San Francisco Therapist, Volunteers Set Up Chairs, Want To Hear Strangers’ Stories

Amid the never-ending bustle that fills a big city like San Francisco, it can be hard for a single voice to be heard.

Not because of too much noise, though. Because of not enough listening.

At least that is what San Francisco therapist Traci Ruble thinks.

"You have to stop talking. I have to stop talking and I have to listen and ask questions," Ruble said.

It was two years ago that Ruble and another licensed therapist decided their listening skills could do good for more than just their patients.

"What I want to give everybody else is a personal sense of belonging," Ruble said. "You know that moment in time when somebody walks down the street and they wonder, does anyone even care that I'm alive? Does anyone even care what I'm thinking?"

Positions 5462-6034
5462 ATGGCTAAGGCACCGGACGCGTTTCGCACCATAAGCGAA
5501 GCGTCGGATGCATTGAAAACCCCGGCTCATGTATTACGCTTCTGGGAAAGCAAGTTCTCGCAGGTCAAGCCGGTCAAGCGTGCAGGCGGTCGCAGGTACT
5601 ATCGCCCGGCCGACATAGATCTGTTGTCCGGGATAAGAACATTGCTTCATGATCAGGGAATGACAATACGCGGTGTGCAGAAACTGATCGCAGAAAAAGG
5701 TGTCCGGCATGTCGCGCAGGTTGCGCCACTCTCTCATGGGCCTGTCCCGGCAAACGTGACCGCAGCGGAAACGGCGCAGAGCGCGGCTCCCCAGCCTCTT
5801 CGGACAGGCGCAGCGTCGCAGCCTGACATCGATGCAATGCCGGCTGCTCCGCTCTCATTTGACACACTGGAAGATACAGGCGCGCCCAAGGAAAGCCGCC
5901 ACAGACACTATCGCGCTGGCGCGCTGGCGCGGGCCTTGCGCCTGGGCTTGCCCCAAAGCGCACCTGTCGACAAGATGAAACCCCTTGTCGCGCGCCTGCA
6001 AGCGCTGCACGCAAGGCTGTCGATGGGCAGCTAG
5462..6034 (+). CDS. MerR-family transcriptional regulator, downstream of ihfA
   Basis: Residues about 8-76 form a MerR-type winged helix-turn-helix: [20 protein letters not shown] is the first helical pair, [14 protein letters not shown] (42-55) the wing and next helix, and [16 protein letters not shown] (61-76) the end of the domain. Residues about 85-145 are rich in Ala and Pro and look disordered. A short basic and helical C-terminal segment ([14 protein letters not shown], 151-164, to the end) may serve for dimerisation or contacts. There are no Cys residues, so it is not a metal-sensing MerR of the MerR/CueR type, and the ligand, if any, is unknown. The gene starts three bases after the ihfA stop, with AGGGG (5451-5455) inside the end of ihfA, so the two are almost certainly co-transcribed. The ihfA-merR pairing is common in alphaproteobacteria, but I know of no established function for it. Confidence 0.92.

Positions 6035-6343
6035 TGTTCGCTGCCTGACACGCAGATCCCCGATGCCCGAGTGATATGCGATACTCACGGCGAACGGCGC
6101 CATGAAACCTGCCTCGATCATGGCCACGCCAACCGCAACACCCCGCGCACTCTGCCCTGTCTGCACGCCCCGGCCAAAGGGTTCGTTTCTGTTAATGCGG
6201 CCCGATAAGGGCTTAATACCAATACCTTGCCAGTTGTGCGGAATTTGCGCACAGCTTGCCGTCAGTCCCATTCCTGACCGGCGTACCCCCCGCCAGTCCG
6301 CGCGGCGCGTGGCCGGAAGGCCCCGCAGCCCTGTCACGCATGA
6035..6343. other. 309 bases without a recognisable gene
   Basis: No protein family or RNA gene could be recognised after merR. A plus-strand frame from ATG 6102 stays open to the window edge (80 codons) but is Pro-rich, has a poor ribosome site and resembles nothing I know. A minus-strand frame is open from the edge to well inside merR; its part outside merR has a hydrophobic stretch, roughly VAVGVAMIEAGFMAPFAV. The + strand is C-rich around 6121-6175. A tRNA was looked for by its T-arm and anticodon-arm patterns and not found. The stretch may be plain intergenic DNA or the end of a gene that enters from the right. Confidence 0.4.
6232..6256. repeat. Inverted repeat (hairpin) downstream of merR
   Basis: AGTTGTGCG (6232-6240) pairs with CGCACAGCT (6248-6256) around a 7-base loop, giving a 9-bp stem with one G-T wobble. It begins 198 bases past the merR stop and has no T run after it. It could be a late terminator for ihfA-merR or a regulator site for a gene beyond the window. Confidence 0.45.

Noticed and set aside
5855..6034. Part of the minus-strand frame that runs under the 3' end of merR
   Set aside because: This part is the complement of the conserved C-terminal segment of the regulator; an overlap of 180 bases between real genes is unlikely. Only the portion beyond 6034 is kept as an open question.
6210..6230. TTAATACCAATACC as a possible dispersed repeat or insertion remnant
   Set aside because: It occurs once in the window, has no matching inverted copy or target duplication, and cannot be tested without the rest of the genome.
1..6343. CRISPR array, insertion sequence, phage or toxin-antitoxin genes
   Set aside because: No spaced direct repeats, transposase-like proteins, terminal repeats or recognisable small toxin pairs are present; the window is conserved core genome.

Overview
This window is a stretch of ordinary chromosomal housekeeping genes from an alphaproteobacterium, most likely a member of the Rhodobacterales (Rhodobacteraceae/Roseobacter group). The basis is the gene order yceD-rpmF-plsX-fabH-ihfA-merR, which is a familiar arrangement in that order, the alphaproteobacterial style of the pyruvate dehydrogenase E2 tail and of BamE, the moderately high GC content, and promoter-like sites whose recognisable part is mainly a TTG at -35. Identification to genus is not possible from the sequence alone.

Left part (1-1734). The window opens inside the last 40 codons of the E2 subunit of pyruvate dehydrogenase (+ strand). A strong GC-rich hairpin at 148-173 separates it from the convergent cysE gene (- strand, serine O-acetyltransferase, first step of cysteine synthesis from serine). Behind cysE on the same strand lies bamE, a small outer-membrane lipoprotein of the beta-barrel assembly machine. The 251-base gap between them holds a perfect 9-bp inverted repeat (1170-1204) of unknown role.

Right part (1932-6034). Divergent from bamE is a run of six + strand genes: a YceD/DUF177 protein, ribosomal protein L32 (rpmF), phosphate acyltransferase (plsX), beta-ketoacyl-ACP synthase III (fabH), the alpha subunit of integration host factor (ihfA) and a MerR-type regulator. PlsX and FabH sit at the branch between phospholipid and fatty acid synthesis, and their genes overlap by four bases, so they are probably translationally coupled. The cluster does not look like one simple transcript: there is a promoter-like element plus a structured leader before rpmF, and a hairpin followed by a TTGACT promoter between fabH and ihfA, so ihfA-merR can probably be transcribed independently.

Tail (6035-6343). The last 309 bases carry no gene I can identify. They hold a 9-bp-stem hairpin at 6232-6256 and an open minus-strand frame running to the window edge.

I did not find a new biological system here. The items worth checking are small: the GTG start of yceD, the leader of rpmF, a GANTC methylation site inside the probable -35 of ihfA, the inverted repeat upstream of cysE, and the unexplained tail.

Sidewalk Talk is what the idea has become.

Ruble and a team of volunteers set up chairs on the street every month around the city. Any passer-by is then welcome to take a load off their feet and their mind.

All topics are welcome. No judgements are passed.

Ruble believes the more we connect with each other through technology, the less of a need many of us feel to connect person-to-person and that's not healthy.

"If there's anything that I feel deep in my bones, that I am really advocating for, it's that we actually need each other as people," Ruble said.

Even those who don't stop and talk, Ruble thinks, get a little something out of the deal.

Their story must be worth something, after all, if someone is willing to hear it for nothing.

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